Lithium metal batteries have been studied as they were claimed to run longer and hold more energy than lithium-ion batteries, which work by passing lithium ions between a graphite anode and a lithium cobalt oxide cathode. However, using lithium metal batteries has been difficult because of frequent corrosion.
LG Energy Solution (LGES) said on December 7 that the company worked with the state-run Korea Advanced Institute of Science & Technology (KAIST) to secure core technology against the corrosion of the next-generation batteries. The joint research team said a material called "borate-pyran lean electrolyte" can prevent corrosion caused by dendrites and liquid electrolytes. A dendrite is a crystalline mass that can produce undesirable side effects and reduce a battery's lifespan and safety.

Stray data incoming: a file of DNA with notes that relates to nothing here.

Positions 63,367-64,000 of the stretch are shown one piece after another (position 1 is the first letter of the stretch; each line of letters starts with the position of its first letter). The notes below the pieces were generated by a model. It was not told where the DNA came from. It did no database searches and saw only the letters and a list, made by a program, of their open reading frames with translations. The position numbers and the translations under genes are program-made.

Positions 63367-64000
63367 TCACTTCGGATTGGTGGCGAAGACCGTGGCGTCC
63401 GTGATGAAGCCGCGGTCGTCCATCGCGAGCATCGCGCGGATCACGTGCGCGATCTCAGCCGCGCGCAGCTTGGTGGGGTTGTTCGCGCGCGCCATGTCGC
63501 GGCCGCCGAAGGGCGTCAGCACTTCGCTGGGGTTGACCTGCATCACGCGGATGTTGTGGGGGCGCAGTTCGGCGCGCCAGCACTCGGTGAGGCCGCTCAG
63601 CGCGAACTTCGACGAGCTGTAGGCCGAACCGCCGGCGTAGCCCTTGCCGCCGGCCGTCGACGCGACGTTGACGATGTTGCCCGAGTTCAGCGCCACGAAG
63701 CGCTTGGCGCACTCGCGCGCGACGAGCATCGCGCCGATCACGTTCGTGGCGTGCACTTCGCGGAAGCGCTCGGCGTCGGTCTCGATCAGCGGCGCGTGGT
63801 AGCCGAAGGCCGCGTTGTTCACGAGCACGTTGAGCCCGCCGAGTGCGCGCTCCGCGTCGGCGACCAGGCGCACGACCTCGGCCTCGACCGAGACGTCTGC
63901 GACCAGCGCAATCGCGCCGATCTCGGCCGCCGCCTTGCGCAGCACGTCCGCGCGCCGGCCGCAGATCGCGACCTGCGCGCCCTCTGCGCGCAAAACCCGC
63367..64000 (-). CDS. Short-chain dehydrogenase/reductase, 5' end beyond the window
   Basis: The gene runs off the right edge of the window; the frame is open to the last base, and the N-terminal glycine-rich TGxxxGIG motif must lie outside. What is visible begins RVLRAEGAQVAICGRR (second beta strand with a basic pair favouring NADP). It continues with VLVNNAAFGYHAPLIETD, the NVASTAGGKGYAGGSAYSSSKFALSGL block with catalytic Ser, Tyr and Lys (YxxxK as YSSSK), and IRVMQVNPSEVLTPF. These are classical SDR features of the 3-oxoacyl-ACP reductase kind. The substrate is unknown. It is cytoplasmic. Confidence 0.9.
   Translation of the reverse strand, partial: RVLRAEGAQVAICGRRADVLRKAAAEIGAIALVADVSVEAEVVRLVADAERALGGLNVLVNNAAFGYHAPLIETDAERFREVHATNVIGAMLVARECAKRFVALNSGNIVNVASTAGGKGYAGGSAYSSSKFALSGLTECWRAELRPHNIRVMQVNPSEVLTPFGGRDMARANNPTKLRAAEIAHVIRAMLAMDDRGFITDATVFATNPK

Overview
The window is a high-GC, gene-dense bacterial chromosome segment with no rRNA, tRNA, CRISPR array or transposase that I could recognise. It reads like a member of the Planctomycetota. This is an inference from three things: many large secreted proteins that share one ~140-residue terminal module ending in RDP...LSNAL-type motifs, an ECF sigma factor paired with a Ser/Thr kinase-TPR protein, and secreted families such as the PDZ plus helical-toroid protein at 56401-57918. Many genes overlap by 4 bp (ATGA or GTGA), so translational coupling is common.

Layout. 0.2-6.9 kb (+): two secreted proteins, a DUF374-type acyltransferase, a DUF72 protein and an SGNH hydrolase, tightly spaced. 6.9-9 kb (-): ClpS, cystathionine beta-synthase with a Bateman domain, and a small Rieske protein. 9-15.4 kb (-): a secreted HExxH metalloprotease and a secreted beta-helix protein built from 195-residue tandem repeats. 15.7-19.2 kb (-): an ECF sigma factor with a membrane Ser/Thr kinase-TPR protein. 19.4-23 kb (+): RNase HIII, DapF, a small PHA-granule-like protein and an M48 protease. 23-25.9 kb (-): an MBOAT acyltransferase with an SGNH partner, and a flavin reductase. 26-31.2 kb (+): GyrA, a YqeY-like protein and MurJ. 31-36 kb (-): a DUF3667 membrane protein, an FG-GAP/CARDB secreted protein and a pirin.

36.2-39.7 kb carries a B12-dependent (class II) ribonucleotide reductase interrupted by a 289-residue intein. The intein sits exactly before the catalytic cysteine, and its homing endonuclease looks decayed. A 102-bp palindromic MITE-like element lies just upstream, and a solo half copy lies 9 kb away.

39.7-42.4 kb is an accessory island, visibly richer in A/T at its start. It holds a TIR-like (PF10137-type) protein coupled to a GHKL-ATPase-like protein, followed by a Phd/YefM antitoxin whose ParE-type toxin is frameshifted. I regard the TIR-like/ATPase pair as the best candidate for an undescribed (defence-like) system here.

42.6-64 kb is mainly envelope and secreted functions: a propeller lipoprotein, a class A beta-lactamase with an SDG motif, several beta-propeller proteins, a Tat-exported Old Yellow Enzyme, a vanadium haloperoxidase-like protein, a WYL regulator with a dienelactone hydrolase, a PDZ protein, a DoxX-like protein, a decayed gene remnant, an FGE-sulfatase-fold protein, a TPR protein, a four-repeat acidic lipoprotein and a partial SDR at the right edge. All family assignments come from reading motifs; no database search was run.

LGES said the new technology ensures a long lifespan with over 400 recharge cycles. Unlike all-solid-state batteries, it operates without requiring high temperatures and pressure. The battery maker has carried out the project though a joint research facility "Frontier Research Laboratory" with the KAIST.
The research, titled "Borate–pyran lean electrolyte-based Li-metal batteries with minimal Li corrosion," was published on the website of Nature Energy, a peer-reviewed journal.
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